I know the term ‘HPA Axis’ might not sound overly exciting. In fact, some might say it sounds a bit dull or boring! However, it’s one of my favourite topics, and I believe it’s such an underappreciated system of the body which doesn’t get enough recognition by the health care industry.
My own journey to wellness led me down numerous paths. I tried anything and everything to heal myself: naturopathy, homeopathy, Traditional Chinese Medicine, iridology, acupuncture, counselling, various diets, and more. Although these treatments all had a positive impact in one way or another, it wasn’t until I started understanding the HPA Axis (which led me to make certain changes to my lifestyle, diet and mindset) that I began to see drastic improvements in my health.
As a result, the HPA Axis has become my favourite system in the body because as I learnt more about it, I began to see that it influences virtually all aspects of our physical and mental health! For example, this system affects our energy levels, sleep patterns, hormonal balance, weight, digestion, appetite, skin, immunity, inflammation, mood, ability to cope with stress, as well as our blood sugar levels, cholesterol, blood pressure and temperature regulation.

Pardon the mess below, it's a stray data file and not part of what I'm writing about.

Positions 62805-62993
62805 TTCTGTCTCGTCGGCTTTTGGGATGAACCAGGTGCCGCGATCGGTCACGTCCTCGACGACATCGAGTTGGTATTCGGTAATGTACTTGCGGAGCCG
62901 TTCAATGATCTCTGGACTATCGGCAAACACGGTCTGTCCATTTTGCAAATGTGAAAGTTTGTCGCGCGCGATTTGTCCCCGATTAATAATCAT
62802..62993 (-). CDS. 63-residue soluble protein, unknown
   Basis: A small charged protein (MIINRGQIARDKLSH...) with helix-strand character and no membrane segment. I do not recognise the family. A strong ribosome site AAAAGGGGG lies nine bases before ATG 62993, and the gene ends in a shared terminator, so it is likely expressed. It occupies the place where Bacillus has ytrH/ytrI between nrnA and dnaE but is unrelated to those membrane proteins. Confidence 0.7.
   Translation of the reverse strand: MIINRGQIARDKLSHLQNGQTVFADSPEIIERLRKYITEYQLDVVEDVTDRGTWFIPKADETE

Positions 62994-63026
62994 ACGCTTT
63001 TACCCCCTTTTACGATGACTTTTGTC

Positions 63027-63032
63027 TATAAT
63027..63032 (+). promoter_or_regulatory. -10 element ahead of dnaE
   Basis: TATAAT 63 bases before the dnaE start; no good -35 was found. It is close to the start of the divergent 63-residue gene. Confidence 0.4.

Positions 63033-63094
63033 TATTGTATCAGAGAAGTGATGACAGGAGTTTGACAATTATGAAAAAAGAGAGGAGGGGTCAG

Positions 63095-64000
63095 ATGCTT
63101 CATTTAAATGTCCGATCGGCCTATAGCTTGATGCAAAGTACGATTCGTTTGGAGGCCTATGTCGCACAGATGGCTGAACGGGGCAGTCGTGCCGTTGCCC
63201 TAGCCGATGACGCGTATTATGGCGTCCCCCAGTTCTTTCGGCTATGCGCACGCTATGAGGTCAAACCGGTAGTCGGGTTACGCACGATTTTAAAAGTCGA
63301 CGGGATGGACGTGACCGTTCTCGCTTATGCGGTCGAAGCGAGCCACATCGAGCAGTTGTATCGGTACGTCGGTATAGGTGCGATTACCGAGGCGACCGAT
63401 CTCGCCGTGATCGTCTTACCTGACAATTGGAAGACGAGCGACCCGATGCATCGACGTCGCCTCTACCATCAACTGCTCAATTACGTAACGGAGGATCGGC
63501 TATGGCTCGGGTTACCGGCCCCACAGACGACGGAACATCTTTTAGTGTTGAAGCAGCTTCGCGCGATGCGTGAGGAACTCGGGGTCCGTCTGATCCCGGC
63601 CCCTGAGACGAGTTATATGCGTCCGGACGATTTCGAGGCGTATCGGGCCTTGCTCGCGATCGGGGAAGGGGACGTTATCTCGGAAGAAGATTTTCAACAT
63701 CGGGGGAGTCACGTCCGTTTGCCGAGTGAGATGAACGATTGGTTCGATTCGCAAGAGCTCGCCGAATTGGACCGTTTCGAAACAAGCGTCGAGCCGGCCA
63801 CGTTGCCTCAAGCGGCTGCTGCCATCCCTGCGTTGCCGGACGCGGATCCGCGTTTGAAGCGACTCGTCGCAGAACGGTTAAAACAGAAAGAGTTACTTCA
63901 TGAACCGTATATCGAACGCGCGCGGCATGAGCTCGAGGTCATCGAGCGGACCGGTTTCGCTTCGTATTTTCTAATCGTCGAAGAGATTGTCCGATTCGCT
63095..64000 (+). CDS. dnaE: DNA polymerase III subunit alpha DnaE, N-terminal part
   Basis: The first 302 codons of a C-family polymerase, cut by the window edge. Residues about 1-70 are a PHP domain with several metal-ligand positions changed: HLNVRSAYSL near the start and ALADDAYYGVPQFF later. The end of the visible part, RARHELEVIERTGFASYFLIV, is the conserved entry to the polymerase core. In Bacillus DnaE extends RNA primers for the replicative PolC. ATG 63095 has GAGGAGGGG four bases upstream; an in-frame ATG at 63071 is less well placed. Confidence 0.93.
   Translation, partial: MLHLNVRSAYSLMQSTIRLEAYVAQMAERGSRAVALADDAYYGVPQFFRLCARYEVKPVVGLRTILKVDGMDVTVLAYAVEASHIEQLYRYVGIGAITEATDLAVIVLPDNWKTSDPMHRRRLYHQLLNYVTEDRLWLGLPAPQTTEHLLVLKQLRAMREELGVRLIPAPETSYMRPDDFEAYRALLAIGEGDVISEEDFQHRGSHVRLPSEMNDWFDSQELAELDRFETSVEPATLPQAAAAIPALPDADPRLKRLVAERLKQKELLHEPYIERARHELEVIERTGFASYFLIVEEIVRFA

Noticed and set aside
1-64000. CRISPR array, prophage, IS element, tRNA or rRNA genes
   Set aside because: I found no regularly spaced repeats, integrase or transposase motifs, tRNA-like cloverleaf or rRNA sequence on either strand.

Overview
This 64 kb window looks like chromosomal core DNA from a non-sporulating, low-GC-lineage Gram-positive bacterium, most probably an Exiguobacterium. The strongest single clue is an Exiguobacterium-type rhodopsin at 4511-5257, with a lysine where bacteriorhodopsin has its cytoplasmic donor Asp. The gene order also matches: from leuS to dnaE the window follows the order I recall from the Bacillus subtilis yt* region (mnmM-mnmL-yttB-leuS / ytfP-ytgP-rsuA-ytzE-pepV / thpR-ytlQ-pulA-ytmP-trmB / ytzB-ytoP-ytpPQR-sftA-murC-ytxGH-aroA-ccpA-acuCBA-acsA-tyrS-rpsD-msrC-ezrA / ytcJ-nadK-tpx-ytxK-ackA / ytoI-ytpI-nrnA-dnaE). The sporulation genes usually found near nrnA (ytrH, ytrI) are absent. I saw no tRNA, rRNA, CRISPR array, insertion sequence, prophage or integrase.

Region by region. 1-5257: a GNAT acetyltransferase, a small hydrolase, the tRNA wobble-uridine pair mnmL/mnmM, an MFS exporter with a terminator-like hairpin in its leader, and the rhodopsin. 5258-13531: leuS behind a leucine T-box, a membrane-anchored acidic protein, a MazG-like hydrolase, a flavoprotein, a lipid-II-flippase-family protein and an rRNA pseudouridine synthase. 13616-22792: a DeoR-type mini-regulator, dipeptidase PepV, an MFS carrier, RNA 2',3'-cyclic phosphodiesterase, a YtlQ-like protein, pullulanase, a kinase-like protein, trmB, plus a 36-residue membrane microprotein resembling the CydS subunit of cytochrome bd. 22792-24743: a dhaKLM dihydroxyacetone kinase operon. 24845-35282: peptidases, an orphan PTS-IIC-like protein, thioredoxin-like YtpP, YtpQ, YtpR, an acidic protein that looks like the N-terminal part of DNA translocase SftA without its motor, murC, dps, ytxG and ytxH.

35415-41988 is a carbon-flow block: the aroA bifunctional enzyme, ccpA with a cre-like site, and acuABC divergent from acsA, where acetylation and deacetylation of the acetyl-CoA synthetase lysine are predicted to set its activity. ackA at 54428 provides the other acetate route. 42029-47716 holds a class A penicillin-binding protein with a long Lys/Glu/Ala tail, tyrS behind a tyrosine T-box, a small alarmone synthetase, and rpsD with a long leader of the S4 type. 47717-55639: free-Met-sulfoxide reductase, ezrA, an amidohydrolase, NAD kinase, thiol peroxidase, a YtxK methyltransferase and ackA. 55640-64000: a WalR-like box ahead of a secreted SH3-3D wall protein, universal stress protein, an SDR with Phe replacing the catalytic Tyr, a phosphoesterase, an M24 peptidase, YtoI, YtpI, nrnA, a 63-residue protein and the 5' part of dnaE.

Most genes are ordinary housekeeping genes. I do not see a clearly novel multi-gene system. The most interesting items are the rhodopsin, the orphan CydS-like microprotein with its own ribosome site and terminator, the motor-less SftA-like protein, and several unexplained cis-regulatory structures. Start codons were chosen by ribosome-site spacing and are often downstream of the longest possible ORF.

I truly believe that the majority of our symptoms, particularly those that are vague or seemingly unrelated health symptoms (you know, the ones where you go to the doctor because you know within yourself that it’s not quite right, then they run a bunch of tests but everything comes back “fine” or “normal”) can be linked back to a dysfunctional or overworked HPA Axis. But, before we explore what that is and how to fix it, we first need to understand what the HPA Axis is, how it works and what its role is in our body.
What does ‘HPA Axis’ mean?
HPA Axis is short for the ‘Hypothalamic-Pituitary-Adrenal’ Axis, which refers to the interaction between three glands found in our body: the hypothalamus (H), pituitary gland (P), and adrenal glands (A).
As shown in the image below, these glands communicate in a hierarchy (which we’ll explore in detail later on):
What does the HPA Axis do?